Since no one uses the raw scores, the shift in raw scores is completely irrelevant.  Forced guessing will increase the variance on the exam scores slightly, and cautious students will be penalized substantially until they learn to guess even when they know that they have no idea.  I can’t see any advantage to this change.

I think that the problem that the College Board is trying to address is one of terminology.  For years, people have incorrectly called the neutralization of guessing a “guessing penalty”, when there was no penalty for guessing (expected value same as leaving question blank).  So now we’ll have a guessing bonus instead.

Note: I’ve also heard that the AP test is going from 5-answer multiple choice to 4-answer multiple choice, supposedly to make the test easier.  Why is that a desirable result?

I’m only aware of 2 tests that have a real guessing penalty, the AMC-10 and AMC-12.  On those tests, the scoring is $\left\{\begin{array}{ll}6&\mbox{, if right}\\1.5&\mbox{, if blank}\\ 0&\mbox{, if wrong}\end{array}\right.$ for an expected value of 1.2 if guessing randomly, and 1.5 if left blank. Reducing the choices from 5 to 4 would give a neutral value to guessing (that is, if they can increase the probability of getting the right answer from 0.2 to 0.25, it is worthwhile to guess). On the AMC-10 and AMC-12, test takers do have to think about whether they really know anything about the answer before guessing. Personally, I would have preferred to see $\left\{\begin{array}{ll}3&\mbox{, if right}\\ 0&\mbox{, if blank}\\ -1&\mbox{, if wrong}\end{array}\right.$ which would have an expected value for guessing of $-0.2$ and 0 for leaving questions blank, but I guess that the test designers wanted to have only non-negative scores.

## 2010 July 28

Filed under: Uncategorized — gasstationwithoutpumps @ 13:54
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The site www.gradeinflation.com has some fascinating statistics on grade inflation at US universities, spanning several decades.  One plot starts around 1920, showing GPAs of around 2.3 (C+), gradual growth in the 30s and 40s to 2.5, which held fairly steady through the 50s.  In the 60s there was explosive grade inflation, bringing public-college GPAs to around 2.8 and private-college GPAs to around 3.1.  Grades held fairly steady through the 70s and 80s, then started creeping up again.  By the 2006–07 school year, private-college GPAs averaged 3.30 (B+) and public-college GPAs 3.01 (B).  The variance is now quite high, with some schools having a GPA over 3.5 (A-)  and others having a GPA of 2.7 (B-).  It seems that there really are schools using the “A is average, B is bad, C is catastrophic” grading rubric.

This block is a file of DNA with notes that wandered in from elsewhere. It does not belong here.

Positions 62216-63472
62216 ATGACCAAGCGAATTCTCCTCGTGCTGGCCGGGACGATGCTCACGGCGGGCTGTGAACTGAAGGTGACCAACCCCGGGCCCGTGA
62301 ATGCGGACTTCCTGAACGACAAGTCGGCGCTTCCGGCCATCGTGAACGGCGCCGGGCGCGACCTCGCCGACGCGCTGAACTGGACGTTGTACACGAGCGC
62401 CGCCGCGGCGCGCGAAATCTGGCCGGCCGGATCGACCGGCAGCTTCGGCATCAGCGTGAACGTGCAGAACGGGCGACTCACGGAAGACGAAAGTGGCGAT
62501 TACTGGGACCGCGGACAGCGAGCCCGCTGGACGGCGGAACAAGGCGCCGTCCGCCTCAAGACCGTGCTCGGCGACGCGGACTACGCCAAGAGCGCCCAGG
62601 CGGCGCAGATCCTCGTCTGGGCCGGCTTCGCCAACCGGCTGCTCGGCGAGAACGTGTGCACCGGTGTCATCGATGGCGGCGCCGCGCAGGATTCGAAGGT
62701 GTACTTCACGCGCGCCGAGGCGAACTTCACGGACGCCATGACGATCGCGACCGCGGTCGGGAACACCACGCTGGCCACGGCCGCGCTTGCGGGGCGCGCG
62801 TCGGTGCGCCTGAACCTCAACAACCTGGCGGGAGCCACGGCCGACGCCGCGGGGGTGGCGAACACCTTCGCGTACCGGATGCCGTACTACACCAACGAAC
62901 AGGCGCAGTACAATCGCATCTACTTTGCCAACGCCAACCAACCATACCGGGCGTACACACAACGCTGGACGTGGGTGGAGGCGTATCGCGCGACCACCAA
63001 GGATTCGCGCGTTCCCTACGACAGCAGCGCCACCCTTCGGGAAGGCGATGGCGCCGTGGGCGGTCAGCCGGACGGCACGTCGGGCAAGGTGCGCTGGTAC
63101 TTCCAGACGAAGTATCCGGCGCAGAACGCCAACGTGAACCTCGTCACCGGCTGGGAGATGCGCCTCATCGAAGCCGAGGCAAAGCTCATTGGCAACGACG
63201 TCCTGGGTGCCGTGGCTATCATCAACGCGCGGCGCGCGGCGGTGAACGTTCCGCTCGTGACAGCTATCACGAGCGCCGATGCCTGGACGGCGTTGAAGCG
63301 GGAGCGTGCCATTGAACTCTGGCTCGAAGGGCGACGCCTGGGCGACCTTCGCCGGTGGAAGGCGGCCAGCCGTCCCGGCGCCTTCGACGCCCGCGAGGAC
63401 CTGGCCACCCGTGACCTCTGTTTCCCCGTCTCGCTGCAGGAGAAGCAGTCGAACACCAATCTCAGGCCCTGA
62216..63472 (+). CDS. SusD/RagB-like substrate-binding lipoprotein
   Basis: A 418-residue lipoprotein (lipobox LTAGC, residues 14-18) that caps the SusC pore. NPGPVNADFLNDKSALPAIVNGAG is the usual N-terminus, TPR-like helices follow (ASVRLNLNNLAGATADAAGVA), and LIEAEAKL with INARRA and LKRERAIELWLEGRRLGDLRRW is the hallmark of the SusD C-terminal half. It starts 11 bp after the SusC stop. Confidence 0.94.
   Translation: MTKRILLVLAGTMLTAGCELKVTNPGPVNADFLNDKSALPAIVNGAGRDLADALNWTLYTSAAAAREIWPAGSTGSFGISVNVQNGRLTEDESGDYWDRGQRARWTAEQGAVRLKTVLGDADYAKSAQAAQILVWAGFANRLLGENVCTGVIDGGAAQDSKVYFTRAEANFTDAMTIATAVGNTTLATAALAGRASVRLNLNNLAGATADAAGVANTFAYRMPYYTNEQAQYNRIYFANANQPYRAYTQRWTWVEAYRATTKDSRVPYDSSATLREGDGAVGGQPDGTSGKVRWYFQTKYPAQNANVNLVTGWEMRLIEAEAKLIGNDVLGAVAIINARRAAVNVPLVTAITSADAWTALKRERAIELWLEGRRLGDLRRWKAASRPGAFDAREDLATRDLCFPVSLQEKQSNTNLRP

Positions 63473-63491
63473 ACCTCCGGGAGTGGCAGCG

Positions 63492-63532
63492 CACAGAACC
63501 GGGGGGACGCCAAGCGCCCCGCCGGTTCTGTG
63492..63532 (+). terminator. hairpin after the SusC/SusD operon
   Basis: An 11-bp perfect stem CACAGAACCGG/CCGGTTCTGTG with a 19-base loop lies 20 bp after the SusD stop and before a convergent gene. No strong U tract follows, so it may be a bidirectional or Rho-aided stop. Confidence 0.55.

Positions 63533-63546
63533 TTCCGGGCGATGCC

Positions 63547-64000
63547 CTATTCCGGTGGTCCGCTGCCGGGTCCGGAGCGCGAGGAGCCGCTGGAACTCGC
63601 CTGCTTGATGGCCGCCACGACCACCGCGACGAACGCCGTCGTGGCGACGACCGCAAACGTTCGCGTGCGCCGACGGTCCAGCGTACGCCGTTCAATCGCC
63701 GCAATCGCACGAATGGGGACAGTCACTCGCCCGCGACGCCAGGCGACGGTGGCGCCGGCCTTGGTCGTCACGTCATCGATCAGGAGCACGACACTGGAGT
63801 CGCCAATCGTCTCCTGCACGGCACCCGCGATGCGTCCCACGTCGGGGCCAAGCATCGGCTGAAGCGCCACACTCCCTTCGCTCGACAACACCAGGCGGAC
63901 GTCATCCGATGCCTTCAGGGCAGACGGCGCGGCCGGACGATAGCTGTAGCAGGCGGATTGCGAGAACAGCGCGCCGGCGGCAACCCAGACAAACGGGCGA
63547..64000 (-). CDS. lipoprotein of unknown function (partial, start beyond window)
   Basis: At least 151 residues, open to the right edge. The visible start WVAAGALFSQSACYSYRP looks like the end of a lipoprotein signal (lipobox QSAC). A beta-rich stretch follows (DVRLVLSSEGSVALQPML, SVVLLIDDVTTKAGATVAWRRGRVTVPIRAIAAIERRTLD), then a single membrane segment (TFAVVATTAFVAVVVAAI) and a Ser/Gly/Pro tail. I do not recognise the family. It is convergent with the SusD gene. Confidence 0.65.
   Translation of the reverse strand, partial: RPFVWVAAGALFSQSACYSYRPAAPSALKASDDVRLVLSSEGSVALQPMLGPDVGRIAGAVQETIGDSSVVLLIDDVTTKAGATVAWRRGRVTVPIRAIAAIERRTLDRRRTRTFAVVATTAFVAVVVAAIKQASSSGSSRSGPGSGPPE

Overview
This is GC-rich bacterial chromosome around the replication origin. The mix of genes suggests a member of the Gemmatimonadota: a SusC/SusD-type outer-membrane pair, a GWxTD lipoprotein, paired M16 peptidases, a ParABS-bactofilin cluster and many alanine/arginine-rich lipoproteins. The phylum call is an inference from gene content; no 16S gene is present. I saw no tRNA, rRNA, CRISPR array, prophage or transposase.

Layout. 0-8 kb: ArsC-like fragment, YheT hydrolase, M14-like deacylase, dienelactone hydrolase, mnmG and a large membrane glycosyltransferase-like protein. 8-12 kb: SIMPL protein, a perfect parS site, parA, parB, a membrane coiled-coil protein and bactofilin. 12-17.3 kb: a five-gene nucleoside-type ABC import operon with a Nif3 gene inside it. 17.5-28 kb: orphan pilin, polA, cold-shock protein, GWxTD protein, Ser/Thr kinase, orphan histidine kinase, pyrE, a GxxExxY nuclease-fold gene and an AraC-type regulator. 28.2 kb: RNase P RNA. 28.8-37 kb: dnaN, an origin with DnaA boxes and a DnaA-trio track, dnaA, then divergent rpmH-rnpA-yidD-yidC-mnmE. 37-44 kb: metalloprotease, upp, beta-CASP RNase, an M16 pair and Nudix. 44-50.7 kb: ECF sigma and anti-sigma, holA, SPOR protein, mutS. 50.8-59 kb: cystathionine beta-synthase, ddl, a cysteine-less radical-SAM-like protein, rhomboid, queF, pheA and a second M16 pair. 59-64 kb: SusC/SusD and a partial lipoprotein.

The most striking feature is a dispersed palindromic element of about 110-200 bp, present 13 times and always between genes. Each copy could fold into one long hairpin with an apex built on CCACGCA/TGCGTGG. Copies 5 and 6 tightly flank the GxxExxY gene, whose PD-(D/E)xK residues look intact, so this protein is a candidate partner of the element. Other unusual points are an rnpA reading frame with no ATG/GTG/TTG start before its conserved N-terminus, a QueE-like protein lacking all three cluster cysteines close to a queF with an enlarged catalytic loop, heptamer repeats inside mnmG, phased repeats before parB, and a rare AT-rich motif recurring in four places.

As I have long believed, there is a major difference between humanities and sciences grading standards.  What I didn’t realize is that the gap is growing.  In the 40s, the average GPA in the humanities was about 0.17 points higher than in the sciences.  In the 00s it was around 0.3 points.  In some schools, the difference was more than 0.5 points.  I think that there is a gap between engineering and science also (with engineering faculty being stricter graders than science faculty), but I have no data to back up this belief.

The site also gives a rule of thumb for guessing the GPA of a college:

$\mbox{GPA} = 2.8 + \mbox{Rejection Percentage}/200 + \left\{ {0.2 \mbox{, if private}} \atop {0 \mbox{, if public}}\right.$

The site examines several conjectures about why there has been so much grade inflation. It manages to reject some of the hypotheses as inconsistent with the data, but does not claim to have a convincing explanation of the phenomenon.